Mochi Tsuki has been celebrated as a community event on Bainbridge Island for more than 30 years. The beloved event is one of the largest on Bainbridge Island and draws visitors from around the Pacific Northwest. At its core, Mochi Tsuki is a celebration among a tight knit community of families who have invited the public to share in their celebration of the New Year. Maybe you know the families, maybe you are one of the families, or maybe you've heard the folklore. This is your chance to experience the history of Mochi Tsuki!
MOCHI TSUKI AT THE FILIPINO COMMUNITY HALL
Were you there? Cathy Kiyomura of KING5 News reports on Mochi Tsuki at the Filipino Hall in the 1980's
TRADITION AND FAMILY ARE AT THE HEART OF MOCHI TSUKI
Oh, no, the mochi machine is broken! Follow along with Akari and Rylan as they learn how to make mochi the old-fashioned way, and how family and tradition are at the heart of Mochi Tsuki. "Thank You Very Mochi" is an imaginative children’s book that will “pound” into children’s hearts the importance of family relationships and cultural traditions.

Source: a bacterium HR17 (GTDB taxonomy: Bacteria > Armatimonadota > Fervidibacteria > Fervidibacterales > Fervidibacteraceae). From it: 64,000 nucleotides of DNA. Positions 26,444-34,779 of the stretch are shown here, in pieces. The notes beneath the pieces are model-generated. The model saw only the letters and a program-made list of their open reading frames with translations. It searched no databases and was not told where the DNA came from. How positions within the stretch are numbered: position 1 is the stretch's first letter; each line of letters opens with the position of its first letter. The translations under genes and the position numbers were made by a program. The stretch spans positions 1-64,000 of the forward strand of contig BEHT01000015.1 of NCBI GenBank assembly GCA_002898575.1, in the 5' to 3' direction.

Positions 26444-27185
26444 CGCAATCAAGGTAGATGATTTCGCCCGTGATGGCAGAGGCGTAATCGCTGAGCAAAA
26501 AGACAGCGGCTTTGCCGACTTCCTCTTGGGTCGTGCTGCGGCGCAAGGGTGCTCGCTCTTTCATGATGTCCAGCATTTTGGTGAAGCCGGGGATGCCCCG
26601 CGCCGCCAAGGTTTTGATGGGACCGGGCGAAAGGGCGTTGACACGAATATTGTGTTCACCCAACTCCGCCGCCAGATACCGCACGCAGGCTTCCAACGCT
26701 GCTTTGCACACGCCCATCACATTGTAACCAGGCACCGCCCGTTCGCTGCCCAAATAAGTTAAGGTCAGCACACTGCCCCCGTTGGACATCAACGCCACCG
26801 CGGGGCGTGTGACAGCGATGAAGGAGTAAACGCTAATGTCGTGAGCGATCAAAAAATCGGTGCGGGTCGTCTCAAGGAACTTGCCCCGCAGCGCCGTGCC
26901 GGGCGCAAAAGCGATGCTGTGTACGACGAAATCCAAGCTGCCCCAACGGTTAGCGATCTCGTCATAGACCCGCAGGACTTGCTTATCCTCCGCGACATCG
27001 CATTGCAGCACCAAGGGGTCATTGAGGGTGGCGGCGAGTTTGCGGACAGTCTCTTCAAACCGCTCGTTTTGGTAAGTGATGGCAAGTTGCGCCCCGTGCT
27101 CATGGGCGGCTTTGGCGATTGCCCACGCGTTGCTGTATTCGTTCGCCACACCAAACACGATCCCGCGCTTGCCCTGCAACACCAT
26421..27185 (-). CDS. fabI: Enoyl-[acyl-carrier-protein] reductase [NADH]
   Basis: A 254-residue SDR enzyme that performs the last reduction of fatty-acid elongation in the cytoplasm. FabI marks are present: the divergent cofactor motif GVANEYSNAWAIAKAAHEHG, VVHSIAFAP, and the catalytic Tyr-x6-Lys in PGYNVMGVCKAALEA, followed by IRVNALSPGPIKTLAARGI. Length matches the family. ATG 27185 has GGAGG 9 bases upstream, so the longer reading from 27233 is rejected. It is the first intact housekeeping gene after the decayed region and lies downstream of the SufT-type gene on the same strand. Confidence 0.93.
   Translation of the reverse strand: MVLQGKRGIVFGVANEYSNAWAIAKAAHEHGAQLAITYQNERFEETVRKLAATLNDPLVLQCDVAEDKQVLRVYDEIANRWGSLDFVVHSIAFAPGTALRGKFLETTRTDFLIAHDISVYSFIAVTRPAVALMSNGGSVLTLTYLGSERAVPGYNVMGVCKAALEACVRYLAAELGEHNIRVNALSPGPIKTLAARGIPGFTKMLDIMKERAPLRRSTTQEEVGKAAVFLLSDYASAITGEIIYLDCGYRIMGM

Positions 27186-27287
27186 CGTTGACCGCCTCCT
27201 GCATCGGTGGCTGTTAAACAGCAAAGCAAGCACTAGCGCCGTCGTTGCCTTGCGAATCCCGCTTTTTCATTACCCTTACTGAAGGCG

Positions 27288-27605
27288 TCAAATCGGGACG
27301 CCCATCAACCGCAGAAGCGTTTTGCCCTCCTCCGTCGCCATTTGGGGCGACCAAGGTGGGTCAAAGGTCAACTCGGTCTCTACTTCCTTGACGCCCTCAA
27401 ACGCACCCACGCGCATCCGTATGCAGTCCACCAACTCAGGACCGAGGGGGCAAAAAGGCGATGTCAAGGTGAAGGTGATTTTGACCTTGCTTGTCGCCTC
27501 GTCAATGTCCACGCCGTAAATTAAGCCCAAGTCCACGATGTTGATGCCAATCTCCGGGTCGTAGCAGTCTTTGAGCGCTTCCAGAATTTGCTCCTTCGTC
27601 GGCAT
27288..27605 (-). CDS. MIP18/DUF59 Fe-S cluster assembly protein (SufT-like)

Keith Uyekawa's family has been celebrating mochi tsuki for 56 years with family and friends in Riverside, CA. Since moving to the Island 15 years ago, he has continued the tradition with his new "family" on Bainbridge. Learn the story of the Takeno Family tradition.
For nearly half of his life, Quentin Faust has been manning the mochi distribution window in January. Learn what it's like for this young volunteer who has braved cold winter days at Islandwood and long angry lines at Woodward to bring mochi to the people.
Having grown from small family gatherings to annual celebrations drawing 3,000+ visitors, the event now requires months of planning, an army of volunteers, and the generous donations of community members. Take a look behind-the-scenes at Mochi Tsuki 2019-2020.
"Bearing the Unbearable" was produced by the National Park Service. It tells the story of the World War II Japanese American Exclusion and its impact on Bainbridge Island residents. Internees were sent to relocation centers in Manzanar and Minidoka. Many returned and rebuilt their lives on Bainbridge Island.